# Whats wrong with my running time calculation?

I am running a linear algebra iterative method (PCG) for solving Ax=b, the dimension of the matrix is 10000x10000.

So, I did 2 preliminary analyses:

• Memory Analysis

The size of the matrix dominates the total storage required. Thats about 1E4 x 1E4 = 1E8 elements of double precision which is approximately 0.8 GB of data. The number of iterations required for convergence was 450. Since this won't fit in cache, I assume no cache benefits, that would mean 450 x 0.8 = 360 GB of data transfer. With a memory bandwidth of 10 GB/s, thats approximately 36 seconds for memory transfers.

• Flop Analysis

I calculated that I will be carrying out 1 matrix vector (dominant operation) per iteration for 450 iterations. That is cN^2 operations/iterations x 450 iterations = 450c N^2 operations with a 2.13GHz processor (ensured to work on a single processor only). That is 21.12c for N=10000.

To find c, I carried out MatVecs for all sizes from 1 to 19000, plotted the graph for No. of Operations vs (Dimension)^2 (Operations = slope x Dim^2) where No. of Operations = Time x 2.13 GHz. I used the slope of this (linear) graph as c . Which came out to be 50.

Thus, total time = 21.12c = 1000 seconds.

Thus, assuming both memory transfer and operations happen concurrently, theoretically, it should take 1000 seconds.

But in reality, the code took 120 seconds maximum. Where did I go wrong? My calculation is fairly off.

• I'd be careful saying that cache doesn't help at all. Even if the data doesn't fit in cache, any amount of locality will still help drastically.
– Mysticial
Apr 18, 2012 at 18:54
• But then, the time for floating point operations is dominant here. Even if I assume that I have a GB worth of cache, I still have 1000 s worth of computation. Apr 18, 2012 at 18:56
• You do realize that a modern computer can do way more than 1 operation/cycle?
– Mysticial
Apr 18, 2012 at 18:58
• @Mysticial How do I account for that? I have tried reading my processor's (i3 330M) documentation but couldn't find out how to account for this. What would it be called? Apr 18, 2012 at 19:00
• It depends on how well the code is written. A Core i3 can do up to 4 (double-precision) floating-point operations per cycle. Then you have to account for the number of cores. And I highly suspect that your equation is wrong - as the implementation is probably using something with fewer operations.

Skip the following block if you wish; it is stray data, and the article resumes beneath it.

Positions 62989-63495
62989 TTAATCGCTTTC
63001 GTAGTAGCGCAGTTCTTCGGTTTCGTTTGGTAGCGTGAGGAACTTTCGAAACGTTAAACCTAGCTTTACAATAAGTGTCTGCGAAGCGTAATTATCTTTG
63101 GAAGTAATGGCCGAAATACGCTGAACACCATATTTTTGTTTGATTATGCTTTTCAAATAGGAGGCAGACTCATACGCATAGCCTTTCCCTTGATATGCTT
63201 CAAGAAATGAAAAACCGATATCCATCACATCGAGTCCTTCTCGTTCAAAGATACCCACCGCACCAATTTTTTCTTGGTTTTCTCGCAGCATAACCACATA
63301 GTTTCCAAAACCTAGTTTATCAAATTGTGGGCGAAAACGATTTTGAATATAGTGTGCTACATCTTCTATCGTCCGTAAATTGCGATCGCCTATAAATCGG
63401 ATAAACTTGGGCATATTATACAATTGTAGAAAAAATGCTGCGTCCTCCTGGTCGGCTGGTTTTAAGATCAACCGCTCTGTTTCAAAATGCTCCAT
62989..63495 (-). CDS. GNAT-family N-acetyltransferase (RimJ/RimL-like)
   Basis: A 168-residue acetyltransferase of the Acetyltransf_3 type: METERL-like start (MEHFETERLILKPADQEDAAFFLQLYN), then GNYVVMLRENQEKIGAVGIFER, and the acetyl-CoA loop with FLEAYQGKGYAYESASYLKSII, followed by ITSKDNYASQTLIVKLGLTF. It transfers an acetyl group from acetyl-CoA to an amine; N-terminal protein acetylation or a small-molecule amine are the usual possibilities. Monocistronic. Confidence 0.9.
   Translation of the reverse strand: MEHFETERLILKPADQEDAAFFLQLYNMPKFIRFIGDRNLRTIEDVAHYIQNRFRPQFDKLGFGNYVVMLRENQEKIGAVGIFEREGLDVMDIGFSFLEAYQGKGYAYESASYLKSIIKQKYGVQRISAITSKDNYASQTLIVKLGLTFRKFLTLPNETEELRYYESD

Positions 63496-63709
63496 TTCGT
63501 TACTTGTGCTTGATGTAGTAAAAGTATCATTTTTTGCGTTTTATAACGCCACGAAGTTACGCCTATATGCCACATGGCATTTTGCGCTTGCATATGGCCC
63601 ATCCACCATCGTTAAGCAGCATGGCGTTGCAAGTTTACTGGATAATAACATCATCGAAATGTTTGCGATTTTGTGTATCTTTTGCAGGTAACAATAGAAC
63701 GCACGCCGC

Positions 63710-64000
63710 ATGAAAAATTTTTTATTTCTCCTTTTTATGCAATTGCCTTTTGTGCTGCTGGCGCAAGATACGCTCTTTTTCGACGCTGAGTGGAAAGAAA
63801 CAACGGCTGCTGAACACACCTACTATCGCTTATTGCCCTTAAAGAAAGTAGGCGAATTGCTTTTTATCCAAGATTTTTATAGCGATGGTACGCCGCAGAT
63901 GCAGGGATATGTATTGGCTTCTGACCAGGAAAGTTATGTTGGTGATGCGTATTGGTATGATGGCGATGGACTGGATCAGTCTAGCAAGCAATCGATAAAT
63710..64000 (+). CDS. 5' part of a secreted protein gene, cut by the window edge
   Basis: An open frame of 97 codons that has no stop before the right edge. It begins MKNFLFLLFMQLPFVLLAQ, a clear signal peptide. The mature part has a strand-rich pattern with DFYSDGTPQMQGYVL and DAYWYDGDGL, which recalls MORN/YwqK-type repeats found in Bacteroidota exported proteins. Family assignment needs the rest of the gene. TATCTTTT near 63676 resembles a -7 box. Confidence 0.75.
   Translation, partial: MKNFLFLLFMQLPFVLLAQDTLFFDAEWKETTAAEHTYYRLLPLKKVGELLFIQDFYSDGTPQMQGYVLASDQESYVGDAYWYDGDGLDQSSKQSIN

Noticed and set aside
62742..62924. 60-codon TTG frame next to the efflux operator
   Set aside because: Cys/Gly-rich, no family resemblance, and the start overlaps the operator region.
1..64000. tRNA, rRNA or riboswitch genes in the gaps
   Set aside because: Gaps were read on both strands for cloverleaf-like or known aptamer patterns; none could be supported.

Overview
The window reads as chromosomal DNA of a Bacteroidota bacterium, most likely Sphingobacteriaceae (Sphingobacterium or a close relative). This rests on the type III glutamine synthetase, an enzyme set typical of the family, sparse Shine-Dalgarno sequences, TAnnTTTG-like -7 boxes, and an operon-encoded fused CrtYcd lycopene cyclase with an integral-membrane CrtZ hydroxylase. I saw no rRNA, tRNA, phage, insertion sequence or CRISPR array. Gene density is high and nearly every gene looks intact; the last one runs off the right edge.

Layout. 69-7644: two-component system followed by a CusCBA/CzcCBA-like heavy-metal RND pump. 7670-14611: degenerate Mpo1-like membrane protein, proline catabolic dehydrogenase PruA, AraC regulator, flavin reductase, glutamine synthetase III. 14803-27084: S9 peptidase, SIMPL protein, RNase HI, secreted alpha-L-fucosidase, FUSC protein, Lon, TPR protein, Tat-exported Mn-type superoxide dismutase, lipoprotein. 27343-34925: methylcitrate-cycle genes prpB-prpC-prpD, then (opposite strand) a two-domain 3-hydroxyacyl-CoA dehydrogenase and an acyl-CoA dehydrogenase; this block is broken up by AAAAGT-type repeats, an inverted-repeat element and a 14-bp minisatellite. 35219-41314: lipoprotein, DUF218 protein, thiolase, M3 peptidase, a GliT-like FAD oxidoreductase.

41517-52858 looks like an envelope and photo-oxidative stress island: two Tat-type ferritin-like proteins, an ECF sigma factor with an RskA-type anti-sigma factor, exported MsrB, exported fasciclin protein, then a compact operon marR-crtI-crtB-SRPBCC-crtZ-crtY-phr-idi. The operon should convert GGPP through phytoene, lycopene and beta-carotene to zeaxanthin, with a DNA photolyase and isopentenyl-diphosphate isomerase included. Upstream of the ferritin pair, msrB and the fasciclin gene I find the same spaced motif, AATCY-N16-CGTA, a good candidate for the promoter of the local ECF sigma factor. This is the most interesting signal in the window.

– Mysticial
Apr 18, 2012 at 19:02

## 3 Answers

As Jitse pointed out, the mistake is clearly in your estimate for the cost of $c$. As you probably noticed, the graph for estimating almost any computation as a function of array size is not particularly linear, there's a lot of jitter due to weird cache effects, and there are several clear regions where L1, L3, and main memory dominate. I noticed that Mystical also pointed this out to you in your chat discussion

Additionally, if you have a good estimate of the cost per mat-vec from direct measurement, the $c$ you are calculating takes into account both memory and flop/s.

The overall picture for this sort of computation is messy. It seems like you are trying to get into very fine performance analysis details without a good high-level understanding of computer architecture and pipelined performance. Have you read Hennessy and Patterson's Computer Architecture: A Quantitative Approach?

• I think you are right, I need to brush up on the hardware aspect of my knowledge. Thanks! (Tangentially, what do I do of my other question with an open bounty?) Apr 23, 2012 at 14:43

I find it hard to believe that c is 50. Theoretically, a matrix-vector product requires 2N^2 flops if the matrix is N-by-N, which gives c = 2. In practice, stuff like indexing operations, vectorization and quality of implementation influence this, but c = 50 seems very high.

Additionally, assuming that PCG = preconditioned conjugate gradient, which preconditioner do you use? Are you sure that the cost of preconditioning can be neglected?

• Am I making a mistake in the calculation? Regd preconditioners, my test matrices are fairly well conditioned (low condition numbers, very little eigenvalue spread), so I am running PCG without preconditioners. Apr 19, 2012 at 13:41

Must be in this : No. of Operations = Time x 2.13 GHz , operations in a process can't be caculated this way. There are numbers of variables that will influence this notably the kind of cpu that you are using, heat and parellism.

"The performance or speed of a processor depends on the clock rate (generally given in multiples of hertz) and the instructions per clock (IPC), which together are the factors for the instructions per second (IPS) that the CPU can perform."

The only variable you have here is clock rate.